Greenmarket Strategies: Part I

How to Get the Most from Greenmarket Shopping

  • Greenmarket Strategies: Part I
  • Greenmarket Strategies: Part I
  • Greenmarket Strategies: Part I
  • Greenmarket Strategies: Part I
  • Greenmarket Strategies: Part I
  • Greenmarket Strategies: Part I

Greenmarket Strategies: Part I

How to Get the Most from Greenmarket Shopping

This past Tuesday I was taking the M5 bus down Fifth Avenue on my way to an appointment and I was stunned to see the sidewalks crowded to the point of spilling into afternoon traffic. If it hadn't been for the cotton dresses, flip flops and cargo shorts, you could easily think it was the Saturday before Christmas. There were rope lines in front of both the Apple store and Abercrombie & Fitch and those that weren't waiting to get into a store had their hands full with shopping bags.

Mid-August is usually the time for empty streets, but this year the weak dollar is bringing Euro-carrying visitors who are giddy with their buying power. With all the bad economic news, Europe's buying spree is coming at a good time. The lopsided foreign exchange rates also means some tourists are able to come to New York for the first time, which is always a wonderful thing.

I doubt many of these visitors are shopping at our Greenmarkets, especially if they're from Europe where there's a familiar tradition of farmer's markets. When we travel the pull is to instead see that which is exotic or rare or a bargain (iPhones). Plus, we hope tourists are eating in our restaurants and tipping generously.

Leaving out-of-towners to Fifth Avenue and Times Square, the rest of us can enjoy the fact that for our 46 Greenmarkets, it's high season. Only 16 of these markets are open year-round. The rest are seasonal, with most open for some part of April through December, and many only open from July through November. It makes sense; this is when the farms have something to sell us. The bigger markets may be open all winter but the offerings are limited to produce that can survive the winter (root vegetables and apples) or meats, dairy, eggs, bakery and other goods that aren't grown in the ground.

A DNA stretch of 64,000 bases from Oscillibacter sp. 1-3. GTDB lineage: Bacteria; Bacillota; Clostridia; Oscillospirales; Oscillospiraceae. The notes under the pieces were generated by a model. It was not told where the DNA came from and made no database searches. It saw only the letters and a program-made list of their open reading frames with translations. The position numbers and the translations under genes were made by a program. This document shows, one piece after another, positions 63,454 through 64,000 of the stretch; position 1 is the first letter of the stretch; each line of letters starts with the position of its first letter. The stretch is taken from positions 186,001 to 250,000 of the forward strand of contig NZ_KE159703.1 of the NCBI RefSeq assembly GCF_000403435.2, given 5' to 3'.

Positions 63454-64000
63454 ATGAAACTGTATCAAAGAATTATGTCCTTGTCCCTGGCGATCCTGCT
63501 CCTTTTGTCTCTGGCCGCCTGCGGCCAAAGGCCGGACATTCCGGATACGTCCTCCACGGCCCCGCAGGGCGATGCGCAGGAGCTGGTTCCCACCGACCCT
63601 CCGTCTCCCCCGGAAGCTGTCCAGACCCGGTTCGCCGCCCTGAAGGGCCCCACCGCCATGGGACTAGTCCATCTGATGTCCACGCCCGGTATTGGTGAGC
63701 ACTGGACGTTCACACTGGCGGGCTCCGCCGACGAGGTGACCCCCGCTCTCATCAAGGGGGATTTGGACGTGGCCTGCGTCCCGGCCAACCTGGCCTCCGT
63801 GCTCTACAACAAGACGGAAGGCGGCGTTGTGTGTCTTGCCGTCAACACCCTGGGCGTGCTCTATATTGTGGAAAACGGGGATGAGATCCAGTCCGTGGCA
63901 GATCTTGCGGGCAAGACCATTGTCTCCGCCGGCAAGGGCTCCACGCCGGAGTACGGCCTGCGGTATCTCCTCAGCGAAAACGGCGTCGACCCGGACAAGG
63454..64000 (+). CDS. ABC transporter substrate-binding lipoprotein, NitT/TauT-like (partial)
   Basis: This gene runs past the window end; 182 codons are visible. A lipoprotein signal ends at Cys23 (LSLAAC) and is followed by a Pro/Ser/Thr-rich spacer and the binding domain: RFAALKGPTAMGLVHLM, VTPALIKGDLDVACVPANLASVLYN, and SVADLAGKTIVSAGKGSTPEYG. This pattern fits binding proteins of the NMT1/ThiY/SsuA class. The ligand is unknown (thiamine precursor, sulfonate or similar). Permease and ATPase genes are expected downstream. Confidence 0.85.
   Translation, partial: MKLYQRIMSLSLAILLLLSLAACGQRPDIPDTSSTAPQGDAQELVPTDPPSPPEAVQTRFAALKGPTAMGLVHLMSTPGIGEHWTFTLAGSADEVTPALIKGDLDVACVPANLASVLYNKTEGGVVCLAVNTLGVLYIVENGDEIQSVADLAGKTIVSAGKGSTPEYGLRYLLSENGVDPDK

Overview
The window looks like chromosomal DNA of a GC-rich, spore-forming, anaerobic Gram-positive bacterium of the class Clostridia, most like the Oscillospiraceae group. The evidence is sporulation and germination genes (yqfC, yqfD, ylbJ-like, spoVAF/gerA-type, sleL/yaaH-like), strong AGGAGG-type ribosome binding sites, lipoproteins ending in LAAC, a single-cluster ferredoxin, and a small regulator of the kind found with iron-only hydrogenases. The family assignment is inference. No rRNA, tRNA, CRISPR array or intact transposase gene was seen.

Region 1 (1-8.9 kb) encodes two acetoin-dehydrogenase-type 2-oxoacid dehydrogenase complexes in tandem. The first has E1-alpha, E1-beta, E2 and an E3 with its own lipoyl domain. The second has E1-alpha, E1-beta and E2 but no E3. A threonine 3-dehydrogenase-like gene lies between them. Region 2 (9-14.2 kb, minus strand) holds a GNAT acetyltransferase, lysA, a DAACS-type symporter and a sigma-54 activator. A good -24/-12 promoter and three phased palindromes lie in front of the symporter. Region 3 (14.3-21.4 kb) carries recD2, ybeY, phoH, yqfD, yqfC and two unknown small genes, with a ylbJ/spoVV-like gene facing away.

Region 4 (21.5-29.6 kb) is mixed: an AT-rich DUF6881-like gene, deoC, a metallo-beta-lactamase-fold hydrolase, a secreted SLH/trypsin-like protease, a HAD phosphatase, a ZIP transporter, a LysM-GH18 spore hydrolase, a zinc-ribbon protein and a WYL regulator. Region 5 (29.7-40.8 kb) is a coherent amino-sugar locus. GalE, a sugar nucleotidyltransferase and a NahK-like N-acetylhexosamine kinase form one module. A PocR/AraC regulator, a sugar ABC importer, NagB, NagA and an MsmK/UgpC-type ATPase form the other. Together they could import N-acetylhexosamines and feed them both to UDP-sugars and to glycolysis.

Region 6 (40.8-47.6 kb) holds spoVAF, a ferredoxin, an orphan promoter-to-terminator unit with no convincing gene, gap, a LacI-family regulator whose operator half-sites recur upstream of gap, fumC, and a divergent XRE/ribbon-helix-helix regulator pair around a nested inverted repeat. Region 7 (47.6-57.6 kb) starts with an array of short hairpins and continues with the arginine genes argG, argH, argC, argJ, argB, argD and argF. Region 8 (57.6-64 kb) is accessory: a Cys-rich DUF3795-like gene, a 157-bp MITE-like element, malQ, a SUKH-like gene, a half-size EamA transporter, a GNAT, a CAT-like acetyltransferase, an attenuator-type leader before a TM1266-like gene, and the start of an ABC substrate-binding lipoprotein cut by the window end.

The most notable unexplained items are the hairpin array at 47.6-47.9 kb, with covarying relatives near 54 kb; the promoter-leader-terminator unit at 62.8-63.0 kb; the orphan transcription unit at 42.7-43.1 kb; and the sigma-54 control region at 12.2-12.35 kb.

So we should get it while we can and in August and September, there is much to get. If you're in the city during these last weeks of summer and haven't been to a Greenmarket in a while, this is the best time of year to make a visit and you can make it a weekend outing since most are open either Saturdays or Sundays.

Because it's peak growing season, some of the Greenmarkets, especially the bigger ones at Union Square or Brooklyn's Grand Army Plaza, can be overwhelming, especially if you're not a practiced regular. I'm within walking distance of two smaller Manhattan markets and a quick subway straight shot to Union Square. In my years of shopping these markets I've developed a few shopping strategies that may be helpful.

Shopping Strategies

 

 

 

 

 

 


Finally, talk to the farmers. The people who bring you these wonderful ingredients are proud of what they do and they love to talk about how things are grown and how too cook them. Over time you'll also find that you'll get to know the farmers and this can only make the experience of Greenmarket shopping even more gratifying because we connect not just through the food but as people with a shared mission: to eat better.

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